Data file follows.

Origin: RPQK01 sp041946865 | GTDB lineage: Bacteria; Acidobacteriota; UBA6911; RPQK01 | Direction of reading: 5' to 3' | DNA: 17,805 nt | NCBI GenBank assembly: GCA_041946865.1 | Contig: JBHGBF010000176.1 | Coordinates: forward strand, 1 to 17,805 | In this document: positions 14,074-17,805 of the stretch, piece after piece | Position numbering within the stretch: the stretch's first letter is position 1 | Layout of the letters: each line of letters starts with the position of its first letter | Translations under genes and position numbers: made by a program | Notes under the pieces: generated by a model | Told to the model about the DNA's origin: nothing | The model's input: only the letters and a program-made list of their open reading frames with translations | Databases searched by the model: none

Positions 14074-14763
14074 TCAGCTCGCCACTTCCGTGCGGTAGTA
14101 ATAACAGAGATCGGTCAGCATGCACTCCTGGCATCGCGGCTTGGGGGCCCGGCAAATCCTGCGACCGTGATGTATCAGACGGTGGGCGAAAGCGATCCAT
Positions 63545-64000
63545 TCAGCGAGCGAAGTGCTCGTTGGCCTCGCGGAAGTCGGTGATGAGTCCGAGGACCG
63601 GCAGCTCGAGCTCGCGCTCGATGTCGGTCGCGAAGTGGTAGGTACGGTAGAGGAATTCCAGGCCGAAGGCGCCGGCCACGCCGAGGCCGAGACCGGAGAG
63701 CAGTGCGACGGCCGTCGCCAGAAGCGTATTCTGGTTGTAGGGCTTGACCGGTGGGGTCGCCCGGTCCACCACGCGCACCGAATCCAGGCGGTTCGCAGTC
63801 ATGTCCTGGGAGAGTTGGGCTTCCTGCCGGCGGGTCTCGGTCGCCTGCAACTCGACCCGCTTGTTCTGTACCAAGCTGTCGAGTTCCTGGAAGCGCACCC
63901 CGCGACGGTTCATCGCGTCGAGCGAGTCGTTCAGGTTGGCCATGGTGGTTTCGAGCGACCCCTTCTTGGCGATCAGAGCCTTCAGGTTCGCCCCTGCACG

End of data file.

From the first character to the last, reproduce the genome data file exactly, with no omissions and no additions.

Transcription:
Origin: RPQK01 sp041946865 | GTDB lineage: Bacteria; Acidobacteriota; UBA6911; RPQK01 | Direction of reading: 5' to 3' | DNA: 17,805 nt | NCBI GenBank assembly: GCA_041946865.1 | Contig: JBHGBF010000176.1 | Coordinates: forward strand, 1 to 17,805 | In this document: positions 14,074-17,805 of the stretch, piece after piece | Position numbering within the stretch: the stretch's first letter is position 1 | Layout of the letters: each line of letters starts with the position of its first letter | Translations under genes and position numbers: made by a program | Notes under the pieces: generated by a model | Told to the model about the DNA's origin: nothing | The model's input: only the letters and a program-made list of their open reading frames with translations | Databases searched by the model: none

Positions 14074-14763
14074 TCAGCTCGCCACTTCCGTGCGGTAGTA
14101 ATAACAGAGATCGGTCAGCATGCACTCCTGGCATCGCGGCTTGGGGGCCCGGCAAATCCTGCGACCGTGATGTATCAGACGGTGGGCGAAAGCGATCCAT
Positions 63545-64000
63545 TCAGCGAGCGAAGTGCTCGTTGGCCTCGCGGAAGTCGGTGATGAGTCCGAGGACCG
63601 GCAGCTCGAGCTCGCGCTCGATGTCGGTCGCGAAGTGGTAGGTACGGTAGAGGAATTCCAGGCCGAAGGCGCCGGCCACGCCGAGGCCGAGACCGGAGAG
63701 CAGTGCGACGGCCGTCGCCAGAAGCGTATTCTGGTTGTAGGGCTTGACCGGTGGGGTCGCCCGGTCCACCACGCGCACCGAATCCAGGCGGTTCGCAGTC
63801 ATGTCCTGGGAGAGTTGGGCTTCCTGCCGGCGGGTCTCGGTCGCCTGCAACTCGACCCGCTTGTTCTGTACCAAGCTGTCGAGTTCCTGGAAGCGCACCC
63901 CGCGACGGTTCATCGCGTCGAGCGAGTCGTTCAGGTTGGCCATGGTGGTTTCGAGCGACCCCTTCTTGGCGATCAGAGCCTTCAGGTTCGCCCCTGCACG